Virtually every network dramatically beefed up their use of social media for midterm election night coverage, with several networks streaming live coverage on Facebook and YouTube and tweets coming fast and furious throughout the night.
Still, few networks showed much interest in incorporating social media into their linear TV coverage or using data from social media tracking services to stay on top of key trends.
One notable exception was CNN, which teamed with the social media tracking service Crimson Hexagon for a series of interactive pages that used data from social media users to track important election night issues.
As previously reported, Crimson Hexagon is one of several companies that uses highly sophisticated software and some very advanced math to troll through billions of bits of social media content to track trends and consumer attitudes. They work with a number of other news organizations-including Dow Jones-and have worked with CNN in the past to track the reaction of social media users to the State of the Union speech this year.
For CNN's midterm election coverage, Crimson Hexagon supplied data that CNN.com used to build interactive web pages showing how twitter users were reacting to issues such as the Tea Party and the high profile races in Nevada, Washington, Florida and California.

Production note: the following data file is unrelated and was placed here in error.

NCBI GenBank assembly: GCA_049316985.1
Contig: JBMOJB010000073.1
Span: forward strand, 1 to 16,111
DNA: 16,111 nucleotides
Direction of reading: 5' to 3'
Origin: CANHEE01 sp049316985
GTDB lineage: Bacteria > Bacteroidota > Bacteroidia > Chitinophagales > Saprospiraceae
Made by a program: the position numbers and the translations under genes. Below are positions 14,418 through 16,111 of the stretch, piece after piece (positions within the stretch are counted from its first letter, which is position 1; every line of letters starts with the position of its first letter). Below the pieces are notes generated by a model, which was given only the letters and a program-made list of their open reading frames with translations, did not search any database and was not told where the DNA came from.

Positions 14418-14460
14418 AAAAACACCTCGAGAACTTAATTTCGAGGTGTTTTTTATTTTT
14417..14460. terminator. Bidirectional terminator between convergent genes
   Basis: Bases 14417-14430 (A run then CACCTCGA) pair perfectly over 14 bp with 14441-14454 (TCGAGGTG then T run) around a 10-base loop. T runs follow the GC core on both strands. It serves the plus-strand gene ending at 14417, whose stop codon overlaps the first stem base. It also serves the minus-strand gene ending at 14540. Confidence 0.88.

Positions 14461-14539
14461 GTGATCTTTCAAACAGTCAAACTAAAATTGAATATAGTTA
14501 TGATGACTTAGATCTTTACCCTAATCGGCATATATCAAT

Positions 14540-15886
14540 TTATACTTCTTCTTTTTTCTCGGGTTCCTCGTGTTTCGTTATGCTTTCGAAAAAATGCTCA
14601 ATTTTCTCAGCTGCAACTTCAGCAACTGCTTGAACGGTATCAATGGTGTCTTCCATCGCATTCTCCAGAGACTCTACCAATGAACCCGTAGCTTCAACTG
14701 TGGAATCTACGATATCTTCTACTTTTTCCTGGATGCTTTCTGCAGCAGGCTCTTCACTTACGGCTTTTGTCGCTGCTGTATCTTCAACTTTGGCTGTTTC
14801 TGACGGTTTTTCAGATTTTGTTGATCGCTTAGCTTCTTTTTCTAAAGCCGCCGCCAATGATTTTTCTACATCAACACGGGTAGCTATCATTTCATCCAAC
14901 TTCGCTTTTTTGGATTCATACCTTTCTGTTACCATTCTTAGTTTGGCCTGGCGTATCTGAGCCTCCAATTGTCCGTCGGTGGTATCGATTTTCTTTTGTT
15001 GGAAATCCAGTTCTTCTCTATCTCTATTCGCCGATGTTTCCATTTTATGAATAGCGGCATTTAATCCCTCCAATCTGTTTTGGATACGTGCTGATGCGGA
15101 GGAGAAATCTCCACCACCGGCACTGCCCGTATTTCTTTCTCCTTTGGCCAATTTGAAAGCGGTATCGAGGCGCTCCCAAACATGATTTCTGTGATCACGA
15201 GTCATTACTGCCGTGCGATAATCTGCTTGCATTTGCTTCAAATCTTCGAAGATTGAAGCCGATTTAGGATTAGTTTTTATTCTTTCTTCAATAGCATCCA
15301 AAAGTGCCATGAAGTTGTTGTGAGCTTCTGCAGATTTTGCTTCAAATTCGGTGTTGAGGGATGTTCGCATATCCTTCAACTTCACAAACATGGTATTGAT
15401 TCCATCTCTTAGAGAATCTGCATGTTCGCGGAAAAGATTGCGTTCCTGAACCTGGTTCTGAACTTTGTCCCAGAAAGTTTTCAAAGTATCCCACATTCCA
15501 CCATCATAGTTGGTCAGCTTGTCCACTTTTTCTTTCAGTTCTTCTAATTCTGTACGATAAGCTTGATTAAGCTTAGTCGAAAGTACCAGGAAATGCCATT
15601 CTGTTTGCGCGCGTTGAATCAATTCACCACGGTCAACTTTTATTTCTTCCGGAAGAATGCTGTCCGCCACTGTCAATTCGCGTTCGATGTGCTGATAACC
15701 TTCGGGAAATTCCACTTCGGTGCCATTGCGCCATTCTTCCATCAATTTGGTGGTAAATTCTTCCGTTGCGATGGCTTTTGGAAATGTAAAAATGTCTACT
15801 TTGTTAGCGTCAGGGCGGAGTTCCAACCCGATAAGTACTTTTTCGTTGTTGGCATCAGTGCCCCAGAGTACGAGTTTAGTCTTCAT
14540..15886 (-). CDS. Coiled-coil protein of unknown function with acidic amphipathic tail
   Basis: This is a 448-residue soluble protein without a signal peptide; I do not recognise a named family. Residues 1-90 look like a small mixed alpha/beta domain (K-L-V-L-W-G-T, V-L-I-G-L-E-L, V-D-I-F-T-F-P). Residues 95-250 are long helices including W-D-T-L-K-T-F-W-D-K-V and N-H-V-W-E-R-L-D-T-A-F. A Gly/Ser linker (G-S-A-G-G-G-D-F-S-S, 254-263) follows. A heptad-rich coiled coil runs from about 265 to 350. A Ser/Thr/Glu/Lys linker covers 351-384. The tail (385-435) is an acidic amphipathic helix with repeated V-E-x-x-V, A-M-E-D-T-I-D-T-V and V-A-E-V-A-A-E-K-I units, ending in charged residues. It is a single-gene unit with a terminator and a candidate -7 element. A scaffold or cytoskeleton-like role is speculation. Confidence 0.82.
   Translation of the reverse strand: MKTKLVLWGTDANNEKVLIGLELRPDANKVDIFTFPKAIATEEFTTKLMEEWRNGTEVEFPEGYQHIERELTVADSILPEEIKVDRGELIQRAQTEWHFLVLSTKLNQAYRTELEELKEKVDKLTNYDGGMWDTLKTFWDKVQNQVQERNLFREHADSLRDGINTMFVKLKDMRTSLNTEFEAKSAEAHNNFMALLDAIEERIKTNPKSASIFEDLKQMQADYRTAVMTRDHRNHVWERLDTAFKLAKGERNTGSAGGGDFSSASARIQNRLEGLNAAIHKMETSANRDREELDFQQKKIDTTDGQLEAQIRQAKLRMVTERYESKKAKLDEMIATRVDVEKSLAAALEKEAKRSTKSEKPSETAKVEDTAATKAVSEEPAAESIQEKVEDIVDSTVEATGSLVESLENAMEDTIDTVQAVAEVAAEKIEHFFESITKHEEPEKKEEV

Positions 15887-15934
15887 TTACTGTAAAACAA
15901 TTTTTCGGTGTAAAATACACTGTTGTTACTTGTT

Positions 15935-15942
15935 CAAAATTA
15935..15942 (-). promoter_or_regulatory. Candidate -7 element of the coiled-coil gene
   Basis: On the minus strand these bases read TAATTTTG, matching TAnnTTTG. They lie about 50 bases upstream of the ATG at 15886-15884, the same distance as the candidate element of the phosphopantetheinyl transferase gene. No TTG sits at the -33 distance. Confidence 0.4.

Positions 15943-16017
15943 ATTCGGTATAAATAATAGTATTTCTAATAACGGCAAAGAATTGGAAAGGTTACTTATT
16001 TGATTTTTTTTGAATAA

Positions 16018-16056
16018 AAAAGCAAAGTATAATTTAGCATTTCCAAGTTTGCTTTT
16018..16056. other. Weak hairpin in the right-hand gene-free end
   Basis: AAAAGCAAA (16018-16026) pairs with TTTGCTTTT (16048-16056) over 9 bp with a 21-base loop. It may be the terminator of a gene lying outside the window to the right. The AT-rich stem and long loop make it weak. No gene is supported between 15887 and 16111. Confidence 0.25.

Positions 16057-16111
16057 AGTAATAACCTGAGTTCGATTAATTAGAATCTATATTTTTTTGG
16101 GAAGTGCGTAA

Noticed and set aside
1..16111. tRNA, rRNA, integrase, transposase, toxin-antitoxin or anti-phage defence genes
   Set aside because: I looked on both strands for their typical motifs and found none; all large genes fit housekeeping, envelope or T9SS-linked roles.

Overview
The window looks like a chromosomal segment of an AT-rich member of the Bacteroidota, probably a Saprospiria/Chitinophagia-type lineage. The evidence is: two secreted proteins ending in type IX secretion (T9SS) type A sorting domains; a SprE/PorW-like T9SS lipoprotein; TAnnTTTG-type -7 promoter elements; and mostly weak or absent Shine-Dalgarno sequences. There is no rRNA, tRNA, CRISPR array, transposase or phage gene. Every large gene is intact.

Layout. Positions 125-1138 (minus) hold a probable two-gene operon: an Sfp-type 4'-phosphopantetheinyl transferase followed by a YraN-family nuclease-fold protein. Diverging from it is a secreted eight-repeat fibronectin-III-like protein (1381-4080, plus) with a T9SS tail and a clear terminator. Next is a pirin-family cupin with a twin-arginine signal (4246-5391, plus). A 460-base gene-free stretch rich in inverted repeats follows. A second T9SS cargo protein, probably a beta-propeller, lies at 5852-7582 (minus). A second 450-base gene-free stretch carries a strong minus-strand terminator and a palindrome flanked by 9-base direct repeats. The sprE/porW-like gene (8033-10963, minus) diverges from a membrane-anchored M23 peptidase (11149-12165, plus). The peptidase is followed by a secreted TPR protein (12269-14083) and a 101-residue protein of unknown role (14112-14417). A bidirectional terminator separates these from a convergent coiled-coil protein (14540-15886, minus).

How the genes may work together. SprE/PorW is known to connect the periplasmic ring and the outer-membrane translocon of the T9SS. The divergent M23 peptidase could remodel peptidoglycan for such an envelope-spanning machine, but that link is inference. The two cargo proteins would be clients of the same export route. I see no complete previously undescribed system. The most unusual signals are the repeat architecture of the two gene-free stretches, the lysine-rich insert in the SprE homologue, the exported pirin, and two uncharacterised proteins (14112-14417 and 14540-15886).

The results illustrate how social media tracking data is likely to play an increasingly important role in upcoming elections both for journalists and the politicians they cover.
As part of its online coverage of a few key races, CNN built graphs that showed positive, negative and neutral feelings about the different candidates from May until the eve of the election. Users could move a bar along the graph and see how the Tweets trended over time.
While some of the results were obvious -- they dislike the Tea Party in liberal Oregon and like it in red-state Alabama -- much of the data you generally wouldn't find anywhere else.
However, very little of this very innovative analysis seemed to make it out of CNN.com onto the TV.
All the major networks did however embrace social media as a way of distributing their coverage. Everyone had their own twitter pages and blogs. People who use twitter are certainly not representative of the general population, but you can be sure that political consultants will be pouring over that data for insights into how to manage perceptions of their candidates in 2010.
But more networks than ever were also streaming coverage on popular social media sites. ABC News, which first teamed up with Facebook in 2008, had two live feeds this time around on Facebook--a live feed of its network news coverage and a Town Hall meeting at Arizona State University that featured ABC correspondents.
CBS meanwhile streamed election results on Google's YouTube and users could watch a live stream of NBC News' coverage on their Facebook walls and on Twitter.com.